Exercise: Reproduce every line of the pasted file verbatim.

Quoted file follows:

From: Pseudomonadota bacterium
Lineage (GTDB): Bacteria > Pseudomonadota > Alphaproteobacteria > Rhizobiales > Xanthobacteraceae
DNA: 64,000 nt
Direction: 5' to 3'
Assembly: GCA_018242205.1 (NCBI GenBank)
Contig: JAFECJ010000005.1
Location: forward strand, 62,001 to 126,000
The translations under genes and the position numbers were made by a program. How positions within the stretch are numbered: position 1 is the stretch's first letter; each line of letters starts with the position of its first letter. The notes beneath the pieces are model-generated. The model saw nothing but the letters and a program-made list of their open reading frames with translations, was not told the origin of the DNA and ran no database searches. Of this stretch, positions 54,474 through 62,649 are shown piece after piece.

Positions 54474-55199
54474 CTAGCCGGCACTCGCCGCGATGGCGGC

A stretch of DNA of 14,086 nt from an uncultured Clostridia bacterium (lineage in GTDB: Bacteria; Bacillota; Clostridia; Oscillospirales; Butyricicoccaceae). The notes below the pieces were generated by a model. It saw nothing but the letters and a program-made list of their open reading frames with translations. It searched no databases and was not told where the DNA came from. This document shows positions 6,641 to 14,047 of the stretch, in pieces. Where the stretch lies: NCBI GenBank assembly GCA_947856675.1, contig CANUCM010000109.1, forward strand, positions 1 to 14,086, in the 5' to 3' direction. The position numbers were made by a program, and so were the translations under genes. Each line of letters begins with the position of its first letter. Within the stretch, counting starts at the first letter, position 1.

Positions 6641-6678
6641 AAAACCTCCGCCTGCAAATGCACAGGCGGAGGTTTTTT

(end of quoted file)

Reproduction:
From: Pseudomonadota bacterium
Lineage (GTDB): Bacteria > Pseudomonadota > Alphaproteobacteria > Rhizobiales > Xanthobacteraceae
DNA: 64,000 nt
Direction: 5' to 3'
Assembly: GCA_018242205.1 (NCBI GenBank)
Contig: JAFECJ010000005.1
Location: forward strand, 62,001 to 126,000
The translations under genes and the position numbers were made by a program. How positions within the stretch are numbered: position 1 is the stretch's first letter; each line of letters starts with the position of its first letter. The notes beneath the pieces are model-generated. The model saw nothing but the letters and a program-made list of their open reading frames with translations, was not told the origin of the DNA and ran no database searches. Of this stretch, positions 54,474 through 62,649 are shown piece after piece.

Positions 54474-55199
54474 CTAGCCGGCACTCGCCGCGATGGCGGC

A stretch of DNA of 14,086 nt from an uncultured Clostridia bacterium (lineage in GTDB: Bacteria; Bacillota; Clostridia; Oscillospirales; Butyricicoccaceae). The notes below the pieces were generated by a model. It saw nothing but the letters and a program-made list of their open reading frames with translations. It searched no databases and was not told where the DNA came from. This document shows positions 6,641 to 14,047 of the stretch, in pieces. Where the stretch lies: NCBI GenBank assembly GCA_947856675.1, contig CANUCM010000109.1, forward strand, positions 1 to 14,086, in the 5' to 3' direction. The position numbers were made by a program, and so were the translations under genes. Each line of letters begins with the position of its first letter. Within the stretch, counting starts at the first letter, position 1.

Positions 6641-6678
6641 AAAACCTCCGCCTGCAAATGCACAGGCGGAGGTTTTTT